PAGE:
SAN JOSE, Calif. (KRON) — A man who wrestled a gun away from an assailant during a chaotic brawl inside a popular taqueria has filed a civil rights lawsuit against the police officer who shot him in the melee.
K’aun Green “bravely disarmed a gunman” and he was still holding the gun when half a dozen police officers arrived at the taqueria on March 27, Green’s attorneys said.
Green, 20, was shot four times by the officer, the lawsuit states. He is currently recovering from gunshot wounds.
“I’m in pain, I’m hurting inside and out,” Green said Thursday.
According to his attorneys, the police officer did not give Green a chance to drop the gun before the officer opened fire at La Victoria Restaurant, across the street from San Jose State University’s campus.
San Jose Police Chief Anthony Mata has not yet released the officer’s name.
At the time of the shooting, the officer believed that there was likely an armed homicide suspect inside the taqueria, Mata said. A deadly shooting had just occurred by coincidence less than a block away.
Officers were working at the homicide scene when they saw panicked customers running out of the taqueria at 3 a.m., Mata said.
“While managing the homicide crime scene, officers were flagged down and called to deal with yet another firearm-related incident less than half a block away,” Mata said.
Green is not facing any criminal charges.
Brian Carter, the man who originally brought the ghost gun to La Victoria and brandished it during the brawl, was arrested for being a felon in possession of a ghost gun, according to Mata.
Green was a three-time high school state football championship quarterback and current student-athlete at Contra Costa College in Pinole.
Contra Costa College athletic director John Wade said Green is an outstanding student-athlete.
“Everyone is stunned, basically, because he has been an outstanding young person in our campus and within our program,” Wade told KRON4.
In March, Green was being recruited by universities with Division-1 football teams with scholarship offers, the lawsuit states.
“He has been an outstanding young man. They had a great season this year. They were 10 and 1. He was an All-League Player for us. (Green) had an opportunity to get a scholarship after only playing one year at this level to go to a four-year school,” Wade said.
Wade said the entire Contra Costa College community is praying for Green’s full recovery so he can continue to pursue his dreams of becoming an NFL player.
Civil rights attorneys Adanté Pointer, Patrick Buelna, and Angel Alexander of the law firm Pointer & Buelna, LLP filed the federal civil rights lawsuit this week against the City of San Jose and the unnamed police officer.
Green’s attorneys gave the following description of what happened before and during the officer-involved shooting:
- “On March 27, Green and his friends were waiting for their food order when an unknown man approached Mr. Green and instigated a fight. The verbal confrontation turned physical when the man punched Mr. Green in the face.”
- “The two men began to wrestle and fell to the ground. One of the assailant’s friends pulled a gun and pointed it at K’aun’s head. Mr. Green sprang into action, disarmed the gunman, and continued to fight off the repeated attempts to take the gun back.”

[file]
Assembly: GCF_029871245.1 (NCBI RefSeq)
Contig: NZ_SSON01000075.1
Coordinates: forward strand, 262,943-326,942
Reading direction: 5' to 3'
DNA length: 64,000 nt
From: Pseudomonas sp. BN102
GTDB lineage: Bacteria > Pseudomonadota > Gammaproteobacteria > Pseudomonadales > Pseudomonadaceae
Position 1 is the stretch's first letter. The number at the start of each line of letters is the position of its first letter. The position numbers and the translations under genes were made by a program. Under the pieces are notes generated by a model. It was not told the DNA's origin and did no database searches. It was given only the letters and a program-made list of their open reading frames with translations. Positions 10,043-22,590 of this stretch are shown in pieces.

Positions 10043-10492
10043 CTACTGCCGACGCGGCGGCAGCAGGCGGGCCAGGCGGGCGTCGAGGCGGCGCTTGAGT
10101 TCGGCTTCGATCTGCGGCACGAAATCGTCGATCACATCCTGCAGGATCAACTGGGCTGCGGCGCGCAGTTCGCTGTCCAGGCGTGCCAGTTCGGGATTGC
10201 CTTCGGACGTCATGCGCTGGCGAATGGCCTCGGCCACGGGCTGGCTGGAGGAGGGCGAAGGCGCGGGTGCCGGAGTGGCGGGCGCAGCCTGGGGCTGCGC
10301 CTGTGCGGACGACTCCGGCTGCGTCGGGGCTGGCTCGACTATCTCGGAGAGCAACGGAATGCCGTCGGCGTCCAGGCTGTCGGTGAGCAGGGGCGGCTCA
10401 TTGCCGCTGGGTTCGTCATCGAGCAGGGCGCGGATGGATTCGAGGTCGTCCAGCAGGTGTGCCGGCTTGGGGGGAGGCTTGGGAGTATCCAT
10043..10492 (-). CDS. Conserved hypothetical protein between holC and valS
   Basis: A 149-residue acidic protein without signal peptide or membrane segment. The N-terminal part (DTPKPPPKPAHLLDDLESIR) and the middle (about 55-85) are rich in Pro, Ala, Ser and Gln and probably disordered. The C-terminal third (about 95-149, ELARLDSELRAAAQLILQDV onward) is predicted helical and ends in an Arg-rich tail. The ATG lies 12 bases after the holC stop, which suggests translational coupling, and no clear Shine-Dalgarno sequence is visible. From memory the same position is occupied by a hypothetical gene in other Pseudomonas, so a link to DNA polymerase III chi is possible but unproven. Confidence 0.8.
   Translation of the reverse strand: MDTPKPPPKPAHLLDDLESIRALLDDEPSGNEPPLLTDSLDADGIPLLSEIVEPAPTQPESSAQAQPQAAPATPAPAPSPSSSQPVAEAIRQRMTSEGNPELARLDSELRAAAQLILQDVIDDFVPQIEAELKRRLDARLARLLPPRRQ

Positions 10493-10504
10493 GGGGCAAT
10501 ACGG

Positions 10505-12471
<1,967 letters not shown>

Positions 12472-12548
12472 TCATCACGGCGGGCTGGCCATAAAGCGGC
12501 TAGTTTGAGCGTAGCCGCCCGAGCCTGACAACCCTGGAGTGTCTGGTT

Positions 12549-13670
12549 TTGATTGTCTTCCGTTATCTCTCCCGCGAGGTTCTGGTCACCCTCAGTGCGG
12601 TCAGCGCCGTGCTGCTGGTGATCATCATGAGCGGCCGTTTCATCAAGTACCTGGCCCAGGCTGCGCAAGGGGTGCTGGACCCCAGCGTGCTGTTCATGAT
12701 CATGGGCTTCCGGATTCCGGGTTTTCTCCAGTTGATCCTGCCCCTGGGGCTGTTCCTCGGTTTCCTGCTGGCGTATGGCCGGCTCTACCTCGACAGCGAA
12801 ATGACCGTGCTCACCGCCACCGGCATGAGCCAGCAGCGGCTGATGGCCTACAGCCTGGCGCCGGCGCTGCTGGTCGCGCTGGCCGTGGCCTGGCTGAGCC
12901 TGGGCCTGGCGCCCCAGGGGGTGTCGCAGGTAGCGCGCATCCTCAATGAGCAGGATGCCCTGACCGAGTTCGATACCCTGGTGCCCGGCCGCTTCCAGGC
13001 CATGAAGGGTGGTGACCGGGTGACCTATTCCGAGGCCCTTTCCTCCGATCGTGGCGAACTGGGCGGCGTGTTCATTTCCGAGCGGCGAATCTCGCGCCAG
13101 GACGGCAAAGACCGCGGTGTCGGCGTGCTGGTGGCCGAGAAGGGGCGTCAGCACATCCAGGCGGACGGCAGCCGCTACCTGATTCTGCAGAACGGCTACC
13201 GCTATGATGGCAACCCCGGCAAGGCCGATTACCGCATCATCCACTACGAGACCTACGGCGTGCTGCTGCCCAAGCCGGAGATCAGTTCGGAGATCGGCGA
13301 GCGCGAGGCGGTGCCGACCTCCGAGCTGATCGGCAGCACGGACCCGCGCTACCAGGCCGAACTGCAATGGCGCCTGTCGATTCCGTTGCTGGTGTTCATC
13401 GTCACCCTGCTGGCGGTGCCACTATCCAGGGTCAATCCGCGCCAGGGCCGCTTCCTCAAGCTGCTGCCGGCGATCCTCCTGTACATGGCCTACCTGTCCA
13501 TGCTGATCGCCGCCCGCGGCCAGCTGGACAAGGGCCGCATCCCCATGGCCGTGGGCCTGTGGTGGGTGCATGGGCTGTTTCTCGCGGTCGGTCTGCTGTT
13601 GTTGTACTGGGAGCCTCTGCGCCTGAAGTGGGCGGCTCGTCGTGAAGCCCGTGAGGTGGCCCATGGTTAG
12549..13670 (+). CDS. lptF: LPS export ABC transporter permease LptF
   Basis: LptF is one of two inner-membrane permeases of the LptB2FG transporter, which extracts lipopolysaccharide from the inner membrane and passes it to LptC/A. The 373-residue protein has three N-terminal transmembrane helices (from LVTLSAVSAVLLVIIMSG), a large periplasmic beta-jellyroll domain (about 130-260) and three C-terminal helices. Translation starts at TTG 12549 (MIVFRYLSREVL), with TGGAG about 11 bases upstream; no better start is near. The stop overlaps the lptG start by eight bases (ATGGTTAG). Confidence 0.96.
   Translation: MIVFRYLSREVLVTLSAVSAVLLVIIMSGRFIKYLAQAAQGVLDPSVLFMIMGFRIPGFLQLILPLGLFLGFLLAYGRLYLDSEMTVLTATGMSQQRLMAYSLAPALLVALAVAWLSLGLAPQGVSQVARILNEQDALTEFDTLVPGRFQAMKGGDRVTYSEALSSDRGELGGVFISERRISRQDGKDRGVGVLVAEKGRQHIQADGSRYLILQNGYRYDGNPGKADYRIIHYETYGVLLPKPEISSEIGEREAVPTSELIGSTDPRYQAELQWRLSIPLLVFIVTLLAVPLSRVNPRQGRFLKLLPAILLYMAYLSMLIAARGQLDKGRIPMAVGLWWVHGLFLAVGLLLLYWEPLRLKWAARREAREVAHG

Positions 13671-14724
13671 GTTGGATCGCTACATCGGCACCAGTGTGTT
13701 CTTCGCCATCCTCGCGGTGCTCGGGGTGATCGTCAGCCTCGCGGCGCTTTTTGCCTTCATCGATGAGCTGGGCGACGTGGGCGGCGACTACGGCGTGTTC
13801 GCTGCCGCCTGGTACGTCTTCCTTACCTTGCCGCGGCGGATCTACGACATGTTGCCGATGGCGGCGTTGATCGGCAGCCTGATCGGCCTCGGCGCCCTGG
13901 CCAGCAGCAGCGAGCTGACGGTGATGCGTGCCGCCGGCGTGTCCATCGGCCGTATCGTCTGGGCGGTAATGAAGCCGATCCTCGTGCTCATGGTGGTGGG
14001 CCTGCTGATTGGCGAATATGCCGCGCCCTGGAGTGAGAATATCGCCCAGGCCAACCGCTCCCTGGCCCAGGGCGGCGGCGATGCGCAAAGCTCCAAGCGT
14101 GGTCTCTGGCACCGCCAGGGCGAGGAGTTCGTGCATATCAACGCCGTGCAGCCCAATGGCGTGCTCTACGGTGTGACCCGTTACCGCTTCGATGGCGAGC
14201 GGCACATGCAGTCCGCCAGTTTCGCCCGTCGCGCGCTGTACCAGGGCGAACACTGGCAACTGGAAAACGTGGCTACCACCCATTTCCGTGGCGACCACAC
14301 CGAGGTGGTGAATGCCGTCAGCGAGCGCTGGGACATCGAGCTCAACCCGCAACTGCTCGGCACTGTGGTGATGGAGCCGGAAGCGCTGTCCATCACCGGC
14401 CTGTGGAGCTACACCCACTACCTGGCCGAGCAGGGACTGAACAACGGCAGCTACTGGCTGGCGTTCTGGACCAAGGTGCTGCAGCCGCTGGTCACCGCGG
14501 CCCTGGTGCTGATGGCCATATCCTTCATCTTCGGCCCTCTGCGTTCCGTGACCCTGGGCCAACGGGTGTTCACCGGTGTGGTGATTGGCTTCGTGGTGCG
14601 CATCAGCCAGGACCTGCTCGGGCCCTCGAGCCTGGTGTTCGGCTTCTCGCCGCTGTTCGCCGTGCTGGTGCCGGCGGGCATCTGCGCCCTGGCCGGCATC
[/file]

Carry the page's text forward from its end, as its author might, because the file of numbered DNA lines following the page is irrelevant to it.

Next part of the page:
- “Police arrived on the scene just as K’aun was inching backwards through the restaurant’s front door. He had his back to the assembled officers and was holding the gun above his head, in his left hand with the barrel of the gun pointed towards the sky.”
- “Without warning or giving him a reasonable time to acknowledge the officers’ presence and / or respond to any commands, a single officer opened fire, striking K’aun four times in the left leg, arm, and abdomen. No other officer fired their gun,” the attorneys wrote.
“K’aun Green is a hero! He saved his life and the life of everyone else in that restaurant. Sadly, the police poorly responded and overreacted to simply seeing a black man holding a gun,” attorney Adanté Pointer wrote.
Surveillance cameras inside La Victoria recorded the brawl and police officers’ body cameras recorded Green’s encounter with police. Several witnesses recorded the officer-involved shooting with cellphone cameras.
Witnesses in the cellphone videos can be heard criticizing the police for being too aggressive.
“We do not comment on incidents pending litigation,” police Sgt. Christian Camarillo told KRON4 on Thursday.
During a press conference held on March 29, Police Chief Mata gave the following description of what happened before and during the officer-involved shooting:
- The homicide happened at 2:43 a.m. on south Fourth Street near San Carlos Street. Officers found a man suffering from gunshot wounds and he was pronounced deceased at the scene. The killer fled on foot with the gun, and was likely still in the area.
- Officers who responded to La Victoria believed that the brawl was connected to a homicide that had occurred just 30 minutes earlier, 200 feet away, on San Carlos Street, Mata said.
- “(La Victoria Restaurant) was crowded with late night customers. Two groups became involved in a verbal argument with each other that escalated into a physical fight,” Mata said.
- During the fight, one (man) produced a handgun and brandished it at another male. Seeing the gun, all of the occupants and employees began running out of the restaurant and yelling. A struggle for the gun ensues. The handgun changes possession more than once,” Mata said.
- “An officer believes that an active shooter scenario is unfolding or about to unfold. A team of officers approach the restaurant on foot as the fight was continuing. The fight moved out of the front door and onto the landing, where one individual was holding the handgun. Officers gave repeated commands to drop the gun. However, (Green) does not drop the gun and one officer shot more than one time,” Mata said.